BY ZACK SEMKE
Editor's note: In full disclosure, this post was written by an employee of Hammer & Hand, a Portland Architecture sponsor. But is not intended as an advertorial. Rather, it was decided that the company's pursuit and promotion of Passive House technology would be relevant to readers and, because one of Hammer & Hand's leaders also leads the nonprofit Passive House Alliance, part of a broader exploration.
As I've watched our home performance team conduct dozens of home energy performance audits and home energy retrofit services in recent weeks, I've been reflecting on how different the green building landscape is now versus just 15 years ago. What's changed? Our understanding of building science: how a building's various components interact with one another in a holistic system.
Today, building science experts are transforming the field of home performance energy audits and retrofits. Backed by a rigorous understanding of building physics and dynamics, advanced building scientists can model, design and implement home energy retrofits that eclipse yesterday’s home energy efficiency improvements.
“The field of building science has grown up and is now driving reductions in home energy consumption that would have seemed impossible ten or twenty years ago”, explains Sam Hagerman, co-owner of Hammer & Hand, and President of the national nonprofit, the Passive House Alliance. “The best building science technicians know how to harness this new power to the benefit of clients and the planet.”
The typical home performance technician not trained in advanced building science is forced to rely on a boilerplate approach in the field, applying prescriptive retrofit solutions aimed at satisfying the requirements of the latest governmental weatherization program. While this approach does achieve some reduction in home energy consumption, it falls short on two counts: it squanders money on prescriptive home energy solutions that may not address the unique problems of a given home; and it results in energy retrofits that will likely become obsolete in 10 or 15 years, or whenever the next weatherization program comes along.
Advanced building science, on the other hand, revolutionizes home performance audits and home energy retrofits because it empowers the building scientist to optimize homes through a performance approach, using sophisticated modeling to tweak air tightness, insulation, ventilation and other building component variables to design the most cost-effective home energy retrofit possible for each unique home. This leads to better solutions with bigger return on investment, and energy efficiency gains that are well ahead of the curve – retrofits that will stand the test of time.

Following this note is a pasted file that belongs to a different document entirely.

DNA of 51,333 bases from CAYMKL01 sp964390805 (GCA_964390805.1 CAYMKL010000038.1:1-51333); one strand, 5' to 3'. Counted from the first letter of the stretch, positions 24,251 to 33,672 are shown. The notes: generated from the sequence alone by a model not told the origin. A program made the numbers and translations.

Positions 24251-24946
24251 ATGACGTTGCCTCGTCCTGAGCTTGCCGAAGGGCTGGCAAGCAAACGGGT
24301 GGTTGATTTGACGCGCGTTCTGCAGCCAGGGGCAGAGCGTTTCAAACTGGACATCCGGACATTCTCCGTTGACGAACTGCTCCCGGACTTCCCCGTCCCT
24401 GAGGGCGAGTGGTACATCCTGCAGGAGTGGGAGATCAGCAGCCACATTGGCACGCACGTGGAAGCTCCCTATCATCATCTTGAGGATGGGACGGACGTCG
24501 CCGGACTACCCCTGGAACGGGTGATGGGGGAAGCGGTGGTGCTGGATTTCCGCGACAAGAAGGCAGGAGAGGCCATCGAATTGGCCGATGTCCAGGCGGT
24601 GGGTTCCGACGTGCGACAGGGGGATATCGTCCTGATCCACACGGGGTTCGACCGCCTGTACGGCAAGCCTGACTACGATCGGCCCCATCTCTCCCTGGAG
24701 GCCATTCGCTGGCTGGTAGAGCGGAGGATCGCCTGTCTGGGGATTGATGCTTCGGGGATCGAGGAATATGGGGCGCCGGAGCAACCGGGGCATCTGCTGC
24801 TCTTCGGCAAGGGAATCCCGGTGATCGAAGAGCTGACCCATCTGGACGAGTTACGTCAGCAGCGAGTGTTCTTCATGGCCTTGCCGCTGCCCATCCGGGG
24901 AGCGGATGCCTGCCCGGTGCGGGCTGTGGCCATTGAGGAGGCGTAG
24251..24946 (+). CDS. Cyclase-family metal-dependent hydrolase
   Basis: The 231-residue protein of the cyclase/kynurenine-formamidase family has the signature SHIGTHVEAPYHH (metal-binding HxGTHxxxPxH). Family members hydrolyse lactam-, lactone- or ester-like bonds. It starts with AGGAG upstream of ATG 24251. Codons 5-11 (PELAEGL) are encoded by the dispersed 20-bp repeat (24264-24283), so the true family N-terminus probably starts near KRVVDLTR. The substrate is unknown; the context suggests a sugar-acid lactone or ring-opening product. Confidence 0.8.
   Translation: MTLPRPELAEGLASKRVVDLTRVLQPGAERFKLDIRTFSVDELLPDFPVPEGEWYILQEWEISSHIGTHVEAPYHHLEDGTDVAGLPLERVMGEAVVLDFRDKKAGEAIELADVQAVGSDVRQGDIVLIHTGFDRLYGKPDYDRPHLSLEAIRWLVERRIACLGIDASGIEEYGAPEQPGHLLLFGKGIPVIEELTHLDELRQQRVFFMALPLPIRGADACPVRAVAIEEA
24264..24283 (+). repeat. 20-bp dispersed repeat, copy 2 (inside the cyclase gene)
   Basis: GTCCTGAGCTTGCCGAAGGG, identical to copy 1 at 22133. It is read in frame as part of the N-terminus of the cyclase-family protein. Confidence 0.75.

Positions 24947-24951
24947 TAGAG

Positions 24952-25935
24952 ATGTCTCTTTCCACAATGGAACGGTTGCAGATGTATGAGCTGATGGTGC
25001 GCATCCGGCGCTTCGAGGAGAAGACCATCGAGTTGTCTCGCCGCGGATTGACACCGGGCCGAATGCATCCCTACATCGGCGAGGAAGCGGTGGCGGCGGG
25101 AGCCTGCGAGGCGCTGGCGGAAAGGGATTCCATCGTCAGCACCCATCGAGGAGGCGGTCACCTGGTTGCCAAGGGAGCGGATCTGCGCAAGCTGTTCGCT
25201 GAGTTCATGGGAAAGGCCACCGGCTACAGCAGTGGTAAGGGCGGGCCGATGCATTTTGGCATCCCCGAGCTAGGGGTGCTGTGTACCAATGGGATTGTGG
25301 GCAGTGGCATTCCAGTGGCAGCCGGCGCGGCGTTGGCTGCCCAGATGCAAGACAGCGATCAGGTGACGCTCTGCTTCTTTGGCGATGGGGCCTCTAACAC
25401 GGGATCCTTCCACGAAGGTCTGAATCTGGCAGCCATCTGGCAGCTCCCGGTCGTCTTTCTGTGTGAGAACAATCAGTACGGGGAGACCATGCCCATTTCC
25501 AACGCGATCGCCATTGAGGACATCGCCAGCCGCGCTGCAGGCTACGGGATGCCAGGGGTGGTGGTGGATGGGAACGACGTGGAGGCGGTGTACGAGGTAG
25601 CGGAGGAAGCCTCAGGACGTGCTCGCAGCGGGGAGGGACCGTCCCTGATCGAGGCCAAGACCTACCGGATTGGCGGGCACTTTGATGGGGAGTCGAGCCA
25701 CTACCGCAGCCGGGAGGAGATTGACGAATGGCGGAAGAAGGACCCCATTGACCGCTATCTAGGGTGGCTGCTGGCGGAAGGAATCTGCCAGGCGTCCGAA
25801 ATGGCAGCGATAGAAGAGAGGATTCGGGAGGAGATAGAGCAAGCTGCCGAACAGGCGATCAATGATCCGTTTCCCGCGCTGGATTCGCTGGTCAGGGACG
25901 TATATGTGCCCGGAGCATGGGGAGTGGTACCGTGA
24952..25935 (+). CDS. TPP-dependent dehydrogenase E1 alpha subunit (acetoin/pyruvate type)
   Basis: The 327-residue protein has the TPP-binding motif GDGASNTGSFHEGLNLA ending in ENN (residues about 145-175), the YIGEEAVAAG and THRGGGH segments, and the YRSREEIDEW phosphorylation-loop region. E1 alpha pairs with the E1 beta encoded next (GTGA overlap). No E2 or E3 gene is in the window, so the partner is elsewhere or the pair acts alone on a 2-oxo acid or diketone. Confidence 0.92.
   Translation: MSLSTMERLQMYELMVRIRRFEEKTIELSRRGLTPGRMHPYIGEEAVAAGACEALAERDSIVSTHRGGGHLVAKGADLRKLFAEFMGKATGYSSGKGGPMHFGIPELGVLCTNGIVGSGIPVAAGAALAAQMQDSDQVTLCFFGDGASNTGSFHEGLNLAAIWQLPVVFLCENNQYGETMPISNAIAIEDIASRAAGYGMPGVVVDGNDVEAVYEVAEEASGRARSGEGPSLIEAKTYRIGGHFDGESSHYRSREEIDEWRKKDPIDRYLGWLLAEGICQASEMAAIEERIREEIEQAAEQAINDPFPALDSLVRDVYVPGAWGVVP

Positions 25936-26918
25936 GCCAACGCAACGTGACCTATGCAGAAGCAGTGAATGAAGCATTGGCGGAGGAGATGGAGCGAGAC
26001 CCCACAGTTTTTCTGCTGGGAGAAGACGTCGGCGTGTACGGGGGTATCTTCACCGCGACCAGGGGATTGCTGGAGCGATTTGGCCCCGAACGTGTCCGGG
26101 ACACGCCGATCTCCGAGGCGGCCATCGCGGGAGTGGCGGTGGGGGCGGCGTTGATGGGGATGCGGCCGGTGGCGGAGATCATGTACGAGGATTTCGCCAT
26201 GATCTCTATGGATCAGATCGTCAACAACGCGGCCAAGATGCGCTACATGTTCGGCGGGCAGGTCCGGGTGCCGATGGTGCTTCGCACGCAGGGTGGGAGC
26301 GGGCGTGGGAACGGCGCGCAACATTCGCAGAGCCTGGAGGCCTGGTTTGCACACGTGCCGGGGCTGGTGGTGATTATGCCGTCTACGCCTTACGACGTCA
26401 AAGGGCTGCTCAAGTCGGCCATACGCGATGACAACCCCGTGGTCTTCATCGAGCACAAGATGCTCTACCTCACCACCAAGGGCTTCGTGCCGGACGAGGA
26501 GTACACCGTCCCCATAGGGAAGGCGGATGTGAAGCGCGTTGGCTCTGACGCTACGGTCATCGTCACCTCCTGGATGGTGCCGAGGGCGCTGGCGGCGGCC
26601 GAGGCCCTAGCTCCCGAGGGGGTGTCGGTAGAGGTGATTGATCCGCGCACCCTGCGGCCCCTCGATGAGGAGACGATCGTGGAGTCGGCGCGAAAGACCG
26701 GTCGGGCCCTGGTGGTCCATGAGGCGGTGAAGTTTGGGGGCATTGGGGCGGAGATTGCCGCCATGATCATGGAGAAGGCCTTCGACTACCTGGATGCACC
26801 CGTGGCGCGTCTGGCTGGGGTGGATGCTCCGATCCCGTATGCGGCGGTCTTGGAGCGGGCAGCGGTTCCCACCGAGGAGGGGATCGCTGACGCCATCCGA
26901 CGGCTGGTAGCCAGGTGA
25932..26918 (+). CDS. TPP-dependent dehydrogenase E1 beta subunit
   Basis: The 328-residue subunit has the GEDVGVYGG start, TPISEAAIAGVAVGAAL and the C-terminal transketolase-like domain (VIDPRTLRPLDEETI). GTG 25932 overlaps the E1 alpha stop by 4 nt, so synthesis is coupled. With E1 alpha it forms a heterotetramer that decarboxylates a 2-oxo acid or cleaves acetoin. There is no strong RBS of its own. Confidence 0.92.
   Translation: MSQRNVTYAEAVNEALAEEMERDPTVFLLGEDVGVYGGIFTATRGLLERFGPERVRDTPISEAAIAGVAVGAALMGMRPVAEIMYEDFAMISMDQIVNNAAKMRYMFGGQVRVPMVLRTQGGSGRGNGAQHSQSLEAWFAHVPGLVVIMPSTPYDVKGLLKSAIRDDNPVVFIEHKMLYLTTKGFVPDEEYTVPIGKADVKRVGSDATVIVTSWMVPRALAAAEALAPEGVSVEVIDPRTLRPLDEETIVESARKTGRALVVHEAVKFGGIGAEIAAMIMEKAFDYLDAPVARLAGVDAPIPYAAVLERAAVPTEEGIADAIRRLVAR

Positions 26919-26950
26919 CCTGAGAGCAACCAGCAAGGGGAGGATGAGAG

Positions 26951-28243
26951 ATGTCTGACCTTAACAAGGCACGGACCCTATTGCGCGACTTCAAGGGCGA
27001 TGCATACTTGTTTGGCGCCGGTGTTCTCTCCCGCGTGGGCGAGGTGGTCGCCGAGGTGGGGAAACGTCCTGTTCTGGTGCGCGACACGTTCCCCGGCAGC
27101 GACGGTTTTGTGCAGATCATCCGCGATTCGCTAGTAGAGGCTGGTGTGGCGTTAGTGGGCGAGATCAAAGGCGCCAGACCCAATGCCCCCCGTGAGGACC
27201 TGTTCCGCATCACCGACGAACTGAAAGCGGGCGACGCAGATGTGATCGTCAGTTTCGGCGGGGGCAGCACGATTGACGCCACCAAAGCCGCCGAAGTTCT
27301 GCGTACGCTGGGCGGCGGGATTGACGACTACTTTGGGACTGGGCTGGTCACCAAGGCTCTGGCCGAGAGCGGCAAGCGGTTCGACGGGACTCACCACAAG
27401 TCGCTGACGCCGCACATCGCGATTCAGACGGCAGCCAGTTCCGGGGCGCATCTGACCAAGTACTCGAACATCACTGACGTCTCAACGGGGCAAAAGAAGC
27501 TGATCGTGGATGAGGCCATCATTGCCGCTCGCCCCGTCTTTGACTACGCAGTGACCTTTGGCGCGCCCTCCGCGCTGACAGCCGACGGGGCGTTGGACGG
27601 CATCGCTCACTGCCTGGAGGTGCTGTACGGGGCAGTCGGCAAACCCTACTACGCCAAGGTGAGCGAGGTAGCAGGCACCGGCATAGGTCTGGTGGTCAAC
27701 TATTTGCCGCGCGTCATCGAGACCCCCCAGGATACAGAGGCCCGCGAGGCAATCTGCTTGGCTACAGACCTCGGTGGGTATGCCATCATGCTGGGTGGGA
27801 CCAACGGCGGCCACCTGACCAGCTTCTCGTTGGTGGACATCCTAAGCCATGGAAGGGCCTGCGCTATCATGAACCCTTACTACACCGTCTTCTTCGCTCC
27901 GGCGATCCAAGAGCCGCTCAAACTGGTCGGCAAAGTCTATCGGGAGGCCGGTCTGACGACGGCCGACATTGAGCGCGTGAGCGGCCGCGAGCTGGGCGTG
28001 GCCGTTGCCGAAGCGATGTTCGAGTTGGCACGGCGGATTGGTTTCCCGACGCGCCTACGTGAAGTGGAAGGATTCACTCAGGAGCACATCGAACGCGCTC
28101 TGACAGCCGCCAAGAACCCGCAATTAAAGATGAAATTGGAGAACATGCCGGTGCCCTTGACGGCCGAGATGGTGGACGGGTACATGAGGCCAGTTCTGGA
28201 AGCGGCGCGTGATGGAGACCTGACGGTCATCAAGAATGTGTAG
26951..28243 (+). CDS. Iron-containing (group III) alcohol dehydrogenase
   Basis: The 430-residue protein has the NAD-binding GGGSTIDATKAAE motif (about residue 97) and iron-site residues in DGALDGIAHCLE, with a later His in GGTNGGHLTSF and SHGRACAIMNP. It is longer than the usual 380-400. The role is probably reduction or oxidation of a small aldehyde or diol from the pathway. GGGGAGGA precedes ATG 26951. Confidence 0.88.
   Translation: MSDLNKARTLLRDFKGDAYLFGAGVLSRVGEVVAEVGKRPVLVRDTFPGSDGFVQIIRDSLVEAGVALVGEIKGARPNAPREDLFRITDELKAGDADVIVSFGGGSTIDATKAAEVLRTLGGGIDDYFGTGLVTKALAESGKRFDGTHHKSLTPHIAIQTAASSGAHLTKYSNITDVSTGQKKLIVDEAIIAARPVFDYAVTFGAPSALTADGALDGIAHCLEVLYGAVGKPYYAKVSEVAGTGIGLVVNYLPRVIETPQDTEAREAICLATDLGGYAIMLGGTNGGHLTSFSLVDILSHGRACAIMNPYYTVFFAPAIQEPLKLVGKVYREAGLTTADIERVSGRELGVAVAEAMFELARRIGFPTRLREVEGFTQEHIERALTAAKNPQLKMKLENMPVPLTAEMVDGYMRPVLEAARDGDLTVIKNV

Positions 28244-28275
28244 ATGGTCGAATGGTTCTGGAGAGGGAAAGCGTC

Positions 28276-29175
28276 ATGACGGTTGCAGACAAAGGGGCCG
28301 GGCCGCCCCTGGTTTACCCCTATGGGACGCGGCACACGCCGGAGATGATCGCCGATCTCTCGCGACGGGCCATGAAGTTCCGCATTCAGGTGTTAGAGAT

“Everything is about optimizing”, says Skylar Swinford, Certified Passive House Consultant and building science team leader at Hammer & Hand. “Take heat recovering ventilation systems, for instance. I love HRVs because they conserve energy that would otherwise be lost in a home’s exhaust air. But when we do the math, if the building science tells us that super-insulation is a more impactful investment for a given home, then we prescribe that ahead of an HRV, and switch to a more basic continuous mechanical ventilation system. Each variable is scrutinized and fine-tuned for optimal performance.”
The Passive House movement, widely recognized as representing the cutting edge of building science and home energy performance, is a potent source of building science expertise for our leading building analysts and technicians. So it’s no surprise that today’s most successful energy retrofit measures come straight from the Passive House high performance playbook, like:
- Aggressive air sealing to create a nearly airtight building shell.
- Continuous mechanical ventilation to provide constant flow of fresh air – often a heat recovering system for better energy performance.
- Intensive, high quality insulation, with low global warming potential – usually cellulose or water-blown spray foam.
- Computer modeling to optimize the performance and value of the home energy retrofit package.
“When we are smart about home energy performance audits and retrofits, and bring advanced building science to bear,” says Hagerman, “it’s a win for each individual client who receives better home performance for the money – greater comfort, safety, and energy savings. But it’s also a win for society at large, because we’re taking full advantage of every retrofit to significantly reduce the energy consumption of our built environment.”
And that’s important if we hope to make a dent in global climate change or achieve energy independence and security. Roughly half of US energy demand comes from buildings and the building sector. And each time we don’t maximize the potential of an energy retrofit, we’re missing a critical opportunity that might not come along again for a long time. After all, if we deliver an inadequate energy retrofit to a homeowner once, do we really expect that person to have the appetite for another retrofit any time soon?
We need to do it right the first time. Fortunately, the building science is now there to make that happen.
Zack Semke is Director of Business Development and Chief Evangelist for Hammer & Hand